Q. What was it like to be a woman graduate student in economics at Harvard University in the 1950's? (In particular, were women treated differently?)

A. Harvard was having a hard time adjusting to the idea of women in the academy. Indeed, since I was already focused on policy, I applied first to the graduate school of public administration (now The Kennedy School), which rejected my application on the explicit grounds that a woman of marriageable age was a "poor risk." I then applied to the economics department, which had about 5 per cent females in the doctoral program. They were just working up their courage to allow women to be teaching fellows and tutors in economics. I taught mixed classes, but initially was assigned only women tutees. One of my tutees wanted to write an honors thesis on the labor movement in Latin America--a subject on which one of my male colleagues had considerable expertise. He was willing to supervise my young woman if I would take one of his young men. However, the boy's senior tutor objected to the switch on the grounds that being tutored by a woman would make a male student feel like a second class citizen. People actually said things like that in those days!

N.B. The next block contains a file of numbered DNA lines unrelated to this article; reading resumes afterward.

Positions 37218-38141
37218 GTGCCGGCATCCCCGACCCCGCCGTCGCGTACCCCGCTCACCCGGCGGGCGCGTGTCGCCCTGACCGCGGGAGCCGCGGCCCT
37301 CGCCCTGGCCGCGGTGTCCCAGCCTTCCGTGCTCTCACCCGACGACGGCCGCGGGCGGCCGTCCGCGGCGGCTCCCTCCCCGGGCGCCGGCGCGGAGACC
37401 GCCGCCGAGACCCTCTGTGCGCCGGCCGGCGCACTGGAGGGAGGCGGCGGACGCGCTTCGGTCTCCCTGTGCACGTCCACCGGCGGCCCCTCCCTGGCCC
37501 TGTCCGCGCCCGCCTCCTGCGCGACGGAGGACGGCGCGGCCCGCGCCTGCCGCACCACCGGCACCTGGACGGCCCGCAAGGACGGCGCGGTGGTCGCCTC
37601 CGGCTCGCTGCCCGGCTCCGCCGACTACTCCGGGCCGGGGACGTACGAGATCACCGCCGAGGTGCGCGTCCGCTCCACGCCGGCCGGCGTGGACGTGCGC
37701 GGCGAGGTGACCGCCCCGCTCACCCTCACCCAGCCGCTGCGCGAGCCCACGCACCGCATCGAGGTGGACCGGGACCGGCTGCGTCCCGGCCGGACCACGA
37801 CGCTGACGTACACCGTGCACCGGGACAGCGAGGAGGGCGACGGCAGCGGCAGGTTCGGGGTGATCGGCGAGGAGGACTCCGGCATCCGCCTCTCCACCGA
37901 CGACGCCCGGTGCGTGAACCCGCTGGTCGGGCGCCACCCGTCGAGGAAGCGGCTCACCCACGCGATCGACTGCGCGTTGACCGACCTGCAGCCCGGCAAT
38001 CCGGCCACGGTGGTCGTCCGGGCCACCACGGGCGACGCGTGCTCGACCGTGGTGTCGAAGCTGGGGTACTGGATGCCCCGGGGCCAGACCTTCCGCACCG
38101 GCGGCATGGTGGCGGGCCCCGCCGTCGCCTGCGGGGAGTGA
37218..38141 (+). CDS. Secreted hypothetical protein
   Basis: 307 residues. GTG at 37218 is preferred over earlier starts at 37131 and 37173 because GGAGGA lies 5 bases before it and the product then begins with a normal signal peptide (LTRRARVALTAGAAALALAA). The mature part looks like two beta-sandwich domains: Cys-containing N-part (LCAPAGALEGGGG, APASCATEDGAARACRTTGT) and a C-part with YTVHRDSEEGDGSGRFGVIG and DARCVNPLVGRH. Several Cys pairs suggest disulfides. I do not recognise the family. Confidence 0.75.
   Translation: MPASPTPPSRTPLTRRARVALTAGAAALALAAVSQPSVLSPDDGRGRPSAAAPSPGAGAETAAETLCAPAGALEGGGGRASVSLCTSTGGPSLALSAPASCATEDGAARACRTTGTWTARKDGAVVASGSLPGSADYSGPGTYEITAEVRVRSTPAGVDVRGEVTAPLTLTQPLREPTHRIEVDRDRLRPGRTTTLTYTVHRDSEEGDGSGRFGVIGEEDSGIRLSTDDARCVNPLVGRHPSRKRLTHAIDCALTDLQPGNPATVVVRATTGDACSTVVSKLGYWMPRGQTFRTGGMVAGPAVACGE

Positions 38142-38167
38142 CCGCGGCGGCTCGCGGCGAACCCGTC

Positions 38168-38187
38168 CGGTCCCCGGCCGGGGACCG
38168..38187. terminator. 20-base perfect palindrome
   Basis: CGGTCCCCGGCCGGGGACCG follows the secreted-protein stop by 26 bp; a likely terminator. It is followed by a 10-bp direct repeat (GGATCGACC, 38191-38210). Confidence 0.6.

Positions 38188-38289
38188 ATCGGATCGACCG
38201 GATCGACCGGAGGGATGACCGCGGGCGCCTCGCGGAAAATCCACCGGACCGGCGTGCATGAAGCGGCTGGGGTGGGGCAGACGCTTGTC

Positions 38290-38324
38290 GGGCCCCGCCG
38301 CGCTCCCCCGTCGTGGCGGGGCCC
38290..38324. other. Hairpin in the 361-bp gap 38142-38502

The second year that I taught a section of the introductory economics course, I was expecting a baby in March and did not teach the spring semester. The man who took over my class announced to the class that, since no woman could teach economics adequately, he would start over and the first semester grades would not count. It was an exceptionally bright class and I had given quite a few "A's," so the students were upset. The department chair had to intervene.